Sometimes it is easy for emotions to run high, particularly if we disagree with someone on social issues because we feel our identities are attacked. If our perspectives are influenced by political and religious beliefs or background, perhaps take a step back. What is the argument that is central to the dispute? Try not to make the argument personal.

Leave the drama at the door before entering the discussion. Keep emotions in check when you are speaking. If it helps, pause and take deep breaths to calm yourself down. Slamming doors and hitting tabletops often has the opposite effect of having your argument heard—such behavior weakens your credibility.

Connect to Shared Goals

Identify what you have in common, mainly what shared goals you have. Imagine the conflict between engineering and product design teams. The former wants to test and ship as many features as possible before refining the customer experience because they believe lesser features will cause the team to lose customers. The product design team wants to refine the customer experience and delay the launch because they think it would be more challenging to attract customers after a bad experience.

In a relationship, a couple may argue over the choice of a sofa. One may argue for the higher-priced option because the sofa is of better quality, and the other may argue for the lower-priced option so that they could use the savings for traveling.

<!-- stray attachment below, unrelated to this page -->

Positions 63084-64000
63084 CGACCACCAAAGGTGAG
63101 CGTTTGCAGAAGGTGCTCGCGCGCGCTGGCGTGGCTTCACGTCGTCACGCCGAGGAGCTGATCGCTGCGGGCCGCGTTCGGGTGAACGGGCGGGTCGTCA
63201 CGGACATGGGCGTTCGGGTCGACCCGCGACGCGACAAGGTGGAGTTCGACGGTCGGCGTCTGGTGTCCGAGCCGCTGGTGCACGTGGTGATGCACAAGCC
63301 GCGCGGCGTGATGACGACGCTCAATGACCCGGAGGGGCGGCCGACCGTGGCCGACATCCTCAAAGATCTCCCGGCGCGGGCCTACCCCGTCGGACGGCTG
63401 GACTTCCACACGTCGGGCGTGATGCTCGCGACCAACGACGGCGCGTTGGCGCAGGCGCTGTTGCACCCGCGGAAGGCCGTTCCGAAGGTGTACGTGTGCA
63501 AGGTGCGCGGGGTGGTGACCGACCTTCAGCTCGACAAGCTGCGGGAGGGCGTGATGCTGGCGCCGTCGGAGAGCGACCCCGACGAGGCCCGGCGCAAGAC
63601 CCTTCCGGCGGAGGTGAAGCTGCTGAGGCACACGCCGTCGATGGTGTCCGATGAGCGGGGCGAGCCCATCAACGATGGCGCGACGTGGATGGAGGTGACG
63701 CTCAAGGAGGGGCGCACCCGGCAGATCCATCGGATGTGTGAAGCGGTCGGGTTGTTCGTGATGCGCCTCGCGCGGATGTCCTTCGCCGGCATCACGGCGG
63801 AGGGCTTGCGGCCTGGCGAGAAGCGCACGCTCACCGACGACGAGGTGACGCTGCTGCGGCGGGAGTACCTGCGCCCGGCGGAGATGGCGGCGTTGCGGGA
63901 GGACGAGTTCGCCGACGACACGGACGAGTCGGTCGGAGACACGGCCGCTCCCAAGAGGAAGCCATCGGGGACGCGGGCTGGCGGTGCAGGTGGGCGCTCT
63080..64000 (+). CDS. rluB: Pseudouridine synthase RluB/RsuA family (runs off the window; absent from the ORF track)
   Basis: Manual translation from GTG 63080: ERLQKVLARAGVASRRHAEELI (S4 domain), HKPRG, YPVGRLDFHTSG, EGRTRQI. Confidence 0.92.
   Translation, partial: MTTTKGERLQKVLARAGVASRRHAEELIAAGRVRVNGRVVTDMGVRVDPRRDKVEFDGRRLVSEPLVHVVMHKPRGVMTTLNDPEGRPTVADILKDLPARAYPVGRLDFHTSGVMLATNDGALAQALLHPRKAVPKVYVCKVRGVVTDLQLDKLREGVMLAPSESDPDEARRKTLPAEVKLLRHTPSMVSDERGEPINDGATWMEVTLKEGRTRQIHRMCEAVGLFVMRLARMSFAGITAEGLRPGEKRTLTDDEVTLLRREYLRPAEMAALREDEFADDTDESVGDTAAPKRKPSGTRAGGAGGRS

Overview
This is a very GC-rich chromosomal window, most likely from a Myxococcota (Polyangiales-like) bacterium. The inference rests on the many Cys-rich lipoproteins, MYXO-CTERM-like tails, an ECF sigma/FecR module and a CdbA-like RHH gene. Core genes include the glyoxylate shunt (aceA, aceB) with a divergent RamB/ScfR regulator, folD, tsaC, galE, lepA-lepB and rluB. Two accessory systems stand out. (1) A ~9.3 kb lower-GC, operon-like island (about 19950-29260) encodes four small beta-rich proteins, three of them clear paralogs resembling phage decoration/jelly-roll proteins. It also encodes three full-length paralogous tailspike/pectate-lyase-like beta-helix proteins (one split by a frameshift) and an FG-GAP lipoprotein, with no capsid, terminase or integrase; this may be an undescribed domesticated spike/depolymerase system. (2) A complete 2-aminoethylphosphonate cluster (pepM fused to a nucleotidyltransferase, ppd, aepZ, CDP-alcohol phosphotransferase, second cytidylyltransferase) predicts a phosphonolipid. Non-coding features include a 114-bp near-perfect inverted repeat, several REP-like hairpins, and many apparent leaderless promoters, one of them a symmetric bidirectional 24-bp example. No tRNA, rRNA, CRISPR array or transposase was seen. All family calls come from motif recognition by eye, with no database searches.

It would be easier to move forward in both the work and relationship examples if the two sides agreed on their shared goals. Identifying where they have in common helps both sides come to an agreement quicker. In the process, you'll better understand the parameters of the argument and the problem that needs to be solved.

In the work example, the shared goal is to retain as many customers as possible. They could set a goal to reach a certain number of customers by a particular deadline. Then together, the engineering and product teams could identify the top key features that are important for a good (though not necessarily perfect) customer experience.

Similarly, in the relationship example, the couple could agree that the priority would be to have a comfortable sofa at home, not necessarily the highest quality. They may jointly decide to stay local instead of traveling for their annual vacation.

It is easier to move to the next step when both parties know they are heading in the same direction. Frame your argument in the context of the shared goal, and you may agree sooner.

Have Worthwhile Conversations

But not every disagreement needs to be talked about and resolved. While it can be fun to argue for the sake of pushing someone's buttons, be prepared that things could get unpleasant unnecessarily. The debate is worth having if:

  • All sides learn something about the other from the conversation;

  • The relationship grows from having the discussion; or

  • Positive action is taken towards achieving shared goals.

A quick litmus test to know whether you should have that conversation is when you find yourself stiffening up or walking on eggshells with the other person, and projects can't move forward.

It may be time to have a quiet tête-a- tête.